Welcome to my redesigned, relocated weblog/website. I offer it to you today in the midst of change and excitement and endings and beginnings.
For starters, a month ago today I began overhauling clare.overt.org and the blog, which I’ve shifted from Blogger/Blogspot to MT/overt.org. Many thanks to Bryan and Ali for their help with this. Also, R.I.P. showcat, though I hope to keep it online for archival purposes, at least until Blogger decides to squoosh it.
Webdesign proved maddening enough to adequately distract me from thesis work for a while. However, seeing as how exactly a month from now I’ll have finished with college classes and have less than 24 hours to turn in my thesis, I figure it’s time to kick this thing out into the world and, I don’t know, start editing some video. All the same, expect a rant or two about CSS and div’s and browsers to come eventually. Design was a bitch.
Other reasons why the switch today? This morning I flew back from spring visit weekend at UC-Berkeley (my photos and Leslie’s), a few surreal days in which I fell even more madly in love with the city, the school, the program, the faculty/staff/students, the trees, the sky, the public transportation, etc., etc…. and then this afternoon I called the Peace Corps offices in DC to officially accept my invitation to Senegal.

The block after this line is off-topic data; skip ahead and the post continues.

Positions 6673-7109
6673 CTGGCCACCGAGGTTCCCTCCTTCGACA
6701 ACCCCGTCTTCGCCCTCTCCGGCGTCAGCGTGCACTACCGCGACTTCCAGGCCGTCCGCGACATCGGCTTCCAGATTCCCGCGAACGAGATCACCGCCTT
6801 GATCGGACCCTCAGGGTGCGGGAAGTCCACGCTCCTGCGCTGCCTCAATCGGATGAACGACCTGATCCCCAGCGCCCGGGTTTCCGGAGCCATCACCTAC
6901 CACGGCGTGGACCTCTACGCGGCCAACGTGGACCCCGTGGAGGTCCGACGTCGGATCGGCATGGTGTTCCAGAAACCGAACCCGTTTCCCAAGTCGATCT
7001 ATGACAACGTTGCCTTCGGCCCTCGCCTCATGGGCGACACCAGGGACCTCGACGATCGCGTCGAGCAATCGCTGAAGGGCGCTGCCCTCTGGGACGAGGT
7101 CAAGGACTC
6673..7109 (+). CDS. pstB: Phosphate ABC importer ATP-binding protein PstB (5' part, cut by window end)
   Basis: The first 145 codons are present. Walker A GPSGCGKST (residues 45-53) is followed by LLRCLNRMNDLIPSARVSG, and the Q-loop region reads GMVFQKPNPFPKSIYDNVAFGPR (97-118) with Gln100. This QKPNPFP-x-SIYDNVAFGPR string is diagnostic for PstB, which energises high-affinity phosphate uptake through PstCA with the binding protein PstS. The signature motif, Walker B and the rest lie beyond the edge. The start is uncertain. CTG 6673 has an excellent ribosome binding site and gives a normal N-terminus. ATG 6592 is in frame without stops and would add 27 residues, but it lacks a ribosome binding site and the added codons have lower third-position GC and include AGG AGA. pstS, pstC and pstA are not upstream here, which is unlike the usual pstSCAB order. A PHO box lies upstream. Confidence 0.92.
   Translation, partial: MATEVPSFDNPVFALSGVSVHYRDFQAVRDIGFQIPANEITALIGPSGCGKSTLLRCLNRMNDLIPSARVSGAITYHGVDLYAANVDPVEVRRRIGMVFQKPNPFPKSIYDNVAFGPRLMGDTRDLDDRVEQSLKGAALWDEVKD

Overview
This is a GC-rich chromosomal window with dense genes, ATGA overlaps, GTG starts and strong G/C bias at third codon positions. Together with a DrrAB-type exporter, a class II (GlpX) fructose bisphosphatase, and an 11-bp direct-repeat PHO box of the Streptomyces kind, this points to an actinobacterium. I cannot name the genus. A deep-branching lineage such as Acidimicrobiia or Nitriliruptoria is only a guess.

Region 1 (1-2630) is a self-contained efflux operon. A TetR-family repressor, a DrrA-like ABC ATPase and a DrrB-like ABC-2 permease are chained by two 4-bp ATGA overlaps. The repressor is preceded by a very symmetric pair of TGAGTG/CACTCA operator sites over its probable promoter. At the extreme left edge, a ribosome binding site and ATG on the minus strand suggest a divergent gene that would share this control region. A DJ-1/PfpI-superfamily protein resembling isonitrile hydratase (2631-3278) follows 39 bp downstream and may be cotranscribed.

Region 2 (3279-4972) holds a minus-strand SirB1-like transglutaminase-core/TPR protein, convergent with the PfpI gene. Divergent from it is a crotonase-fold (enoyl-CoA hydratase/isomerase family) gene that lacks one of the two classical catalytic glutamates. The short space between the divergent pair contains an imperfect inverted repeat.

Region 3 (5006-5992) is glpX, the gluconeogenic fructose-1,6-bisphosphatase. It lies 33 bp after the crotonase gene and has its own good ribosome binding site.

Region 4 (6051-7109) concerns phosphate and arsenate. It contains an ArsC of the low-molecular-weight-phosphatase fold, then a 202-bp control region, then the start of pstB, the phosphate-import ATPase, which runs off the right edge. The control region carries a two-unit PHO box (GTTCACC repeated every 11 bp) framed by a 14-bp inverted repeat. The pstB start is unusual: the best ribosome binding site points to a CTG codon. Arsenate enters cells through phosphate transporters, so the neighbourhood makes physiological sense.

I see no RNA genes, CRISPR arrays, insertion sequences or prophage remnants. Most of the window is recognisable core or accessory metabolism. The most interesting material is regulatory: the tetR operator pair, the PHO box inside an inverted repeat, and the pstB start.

And the butterflies in my stomach right now are only the ones that flutter around a momentous decision, not those of doubt or regret. It was strange—I was walking through the Berkeley campus feeling utterly at home, yet even in the golden sunlight coming through the storybook trees, I knew that I wanted to go to Africa in September.
And I do. Berkeley’s J-school was amazing, and after this weekend I’m absolutely certain that I want to study there—eventually. But right now I want the adventure and the challenge of two years far, far from home.
After reading more and talking with more people, I can imagine staging in the US. I can imagine arriving in Dakar and stepping off the plane. I can imagine the bus ride to training in Thies. Struggling with French, learning a completely new African language. Meeting my host family and sitting down to my first meal with them. I can even almost picture my first night alone at my assignment (the night of my 23rd birthday, according to the schedule that arrived with my invitation packet). After that, it’s still hazy in my mind—daily routines, my job, being the only American for miles and miles around… but I want all of it, scary and exhilarating and whatever else it may prove to be.
So there. New site, new plans, blah blah blah. Onward.